The Tridentine Mass: A God-And-I Liturgy

Contrary to the advice and concerns of the world's bishops, the pope has restored the Tridentine Latin Rite. It is being done, the pope explains, to make reconciliation easier with conservative groups. But it certainly does not make reconciliation easier with countless women who are now pointedly excluded from the Eucharist celebration entirely : certainly in its God language, even in its pronouns. Nor does it seem to care about reconciliation with Jews who find themselves in the Tridentine Good Friday Rite again as "blind" and objects for conversion. It's difficult not to wonder if reconciliation is really what it's all about.

But why the concerns? If some people prefer a Latin Mass to an English Mass, why not have it? The answer depends on what you think the Mass has to do with articulating the essence of Christian faith. For instance, the Latin Mass in which the priest celebrates the Eucharist with his back to the people, in a foreign language : much of it said silently or at best whispered : makes the congregation, the laity, observers of the rite rather than participants in the rite. The celebrant alone becomes the focal point of the process, the special human being, the one for whom God is a kind of private preserve.

The symbol of a lone celebrant, removed from and independent of the congregation, is clear: ordinary people have no access to God! They are entirely dependent on a special caste of males to contact God for them. They are "not worthy" to receive the host, or as the Liturgy says now, even to have Jesus "come under my roof." The Eucharist in such a setting is certainly not a celebration of the entire baptized community. It privatizes the life of the Spirit. The Tridentine Mass is a "God-and-I" Liturgy.

Vatican II Liturgy, on the other hand, invites people to the Table, steeps a person in community, in social concern, in the hard, cold, clear reality of the present moment. The people and presider pray the Mass together, in a common language with a common theme. They interact with each other. They "sing a new church into being" : non-sexist, inclusive, centered together in the Jesus who walked the dusty roads of Galilee curing the sick, raising the dead, talking to women and inviting the Christian community to do the same.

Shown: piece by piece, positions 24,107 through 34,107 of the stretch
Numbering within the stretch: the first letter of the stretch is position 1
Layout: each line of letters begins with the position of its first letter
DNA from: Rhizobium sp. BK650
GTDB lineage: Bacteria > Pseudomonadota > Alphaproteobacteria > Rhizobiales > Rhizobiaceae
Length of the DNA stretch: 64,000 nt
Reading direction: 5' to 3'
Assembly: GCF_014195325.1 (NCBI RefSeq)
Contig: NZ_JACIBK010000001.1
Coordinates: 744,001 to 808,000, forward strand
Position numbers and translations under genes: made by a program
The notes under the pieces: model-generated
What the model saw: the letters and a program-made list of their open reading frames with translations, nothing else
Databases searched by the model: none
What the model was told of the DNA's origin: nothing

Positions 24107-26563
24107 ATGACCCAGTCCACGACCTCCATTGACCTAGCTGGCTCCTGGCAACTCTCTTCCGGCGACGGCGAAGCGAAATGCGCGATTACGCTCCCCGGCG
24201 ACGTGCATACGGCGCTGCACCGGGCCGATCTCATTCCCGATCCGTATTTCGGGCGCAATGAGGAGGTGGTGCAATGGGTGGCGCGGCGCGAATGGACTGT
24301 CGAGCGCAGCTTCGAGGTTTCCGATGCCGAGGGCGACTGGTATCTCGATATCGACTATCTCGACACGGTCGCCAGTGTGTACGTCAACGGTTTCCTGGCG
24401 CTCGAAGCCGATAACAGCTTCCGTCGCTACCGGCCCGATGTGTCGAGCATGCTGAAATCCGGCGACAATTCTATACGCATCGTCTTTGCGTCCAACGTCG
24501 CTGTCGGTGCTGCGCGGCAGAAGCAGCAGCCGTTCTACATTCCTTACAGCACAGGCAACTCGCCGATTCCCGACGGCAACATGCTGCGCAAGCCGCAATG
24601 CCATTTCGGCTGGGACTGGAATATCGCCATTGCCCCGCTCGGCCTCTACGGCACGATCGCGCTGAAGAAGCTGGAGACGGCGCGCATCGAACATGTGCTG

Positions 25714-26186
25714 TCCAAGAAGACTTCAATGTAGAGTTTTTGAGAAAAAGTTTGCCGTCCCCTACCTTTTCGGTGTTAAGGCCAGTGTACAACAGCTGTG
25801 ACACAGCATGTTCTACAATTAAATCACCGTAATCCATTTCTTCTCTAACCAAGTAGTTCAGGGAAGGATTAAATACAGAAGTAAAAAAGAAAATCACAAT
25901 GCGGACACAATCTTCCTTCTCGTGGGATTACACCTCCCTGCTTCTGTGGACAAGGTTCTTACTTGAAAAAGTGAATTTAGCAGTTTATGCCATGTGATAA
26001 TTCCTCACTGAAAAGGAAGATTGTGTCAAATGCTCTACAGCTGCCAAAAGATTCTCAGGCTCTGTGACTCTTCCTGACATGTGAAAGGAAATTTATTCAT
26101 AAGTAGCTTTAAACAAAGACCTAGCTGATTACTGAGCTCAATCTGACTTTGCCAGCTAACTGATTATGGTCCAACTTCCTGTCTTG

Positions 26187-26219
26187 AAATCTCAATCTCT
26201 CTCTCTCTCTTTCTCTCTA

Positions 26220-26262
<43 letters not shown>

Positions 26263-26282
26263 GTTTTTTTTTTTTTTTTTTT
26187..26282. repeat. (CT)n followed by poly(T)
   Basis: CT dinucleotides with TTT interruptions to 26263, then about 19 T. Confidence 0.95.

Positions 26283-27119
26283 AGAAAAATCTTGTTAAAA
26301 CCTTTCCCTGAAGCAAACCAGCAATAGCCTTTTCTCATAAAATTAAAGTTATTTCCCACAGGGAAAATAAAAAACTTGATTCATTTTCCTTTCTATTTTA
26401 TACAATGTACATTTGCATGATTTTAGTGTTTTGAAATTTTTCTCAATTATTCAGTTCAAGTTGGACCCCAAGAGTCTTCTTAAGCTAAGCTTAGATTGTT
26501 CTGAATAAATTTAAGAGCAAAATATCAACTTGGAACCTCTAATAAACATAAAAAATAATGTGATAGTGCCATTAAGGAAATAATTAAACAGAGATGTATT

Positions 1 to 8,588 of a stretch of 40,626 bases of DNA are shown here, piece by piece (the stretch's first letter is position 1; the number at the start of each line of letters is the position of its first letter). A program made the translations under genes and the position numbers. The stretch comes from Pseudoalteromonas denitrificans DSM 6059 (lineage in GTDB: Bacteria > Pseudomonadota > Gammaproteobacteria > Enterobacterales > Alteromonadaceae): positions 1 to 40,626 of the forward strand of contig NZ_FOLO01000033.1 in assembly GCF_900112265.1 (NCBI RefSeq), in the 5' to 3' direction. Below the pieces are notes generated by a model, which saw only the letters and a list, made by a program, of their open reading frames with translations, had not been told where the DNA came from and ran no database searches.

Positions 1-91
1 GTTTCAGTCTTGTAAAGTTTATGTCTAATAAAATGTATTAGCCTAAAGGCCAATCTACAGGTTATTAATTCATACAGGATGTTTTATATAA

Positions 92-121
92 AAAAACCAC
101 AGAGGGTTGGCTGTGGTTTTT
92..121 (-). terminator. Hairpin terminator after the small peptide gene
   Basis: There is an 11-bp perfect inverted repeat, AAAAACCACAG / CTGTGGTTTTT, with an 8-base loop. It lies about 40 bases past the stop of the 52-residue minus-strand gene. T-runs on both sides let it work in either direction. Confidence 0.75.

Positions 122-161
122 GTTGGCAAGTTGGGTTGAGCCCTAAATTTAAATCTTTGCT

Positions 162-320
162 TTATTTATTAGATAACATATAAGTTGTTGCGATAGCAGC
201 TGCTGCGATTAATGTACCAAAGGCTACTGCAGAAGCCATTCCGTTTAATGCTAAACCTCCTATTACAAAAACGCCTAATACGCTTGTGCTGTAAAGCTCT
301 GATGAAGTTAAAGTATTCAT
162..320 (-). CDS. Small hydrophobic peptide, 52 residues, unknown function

Vatican II Liturgy grapples with life from the point of view of the distance between life as we experience it and life as the Gospel defines it for us. It plunges itself into the varied challenges of everyday life. It carries within it a theology of transformation; it does not seek to create heaven on earth. It does not attempt to transcend the present; it seeks to transform it. It helps create a sense of community where oftentimes there is none.

Of course there is power and beauty in both liturgical traditions, but make no mistake: they present us with two vastly different churches. The choice between the two brings us to a fork in the road: one path more open, more ecumenical, more communal, more earthbound than the other. The question is which liturgy is more likely to create the world Jesus models and of which we dream? There are many questions ahead about what's really best for the church. The Fathers of Vatican II knew the implications of these two vastly different Eucharist styles then and bishops around the world know it still. But their concerns are being ignored. Now it's up the laity to decide which church they really want, and why. The choice may well determine the nature of the church for years to come.

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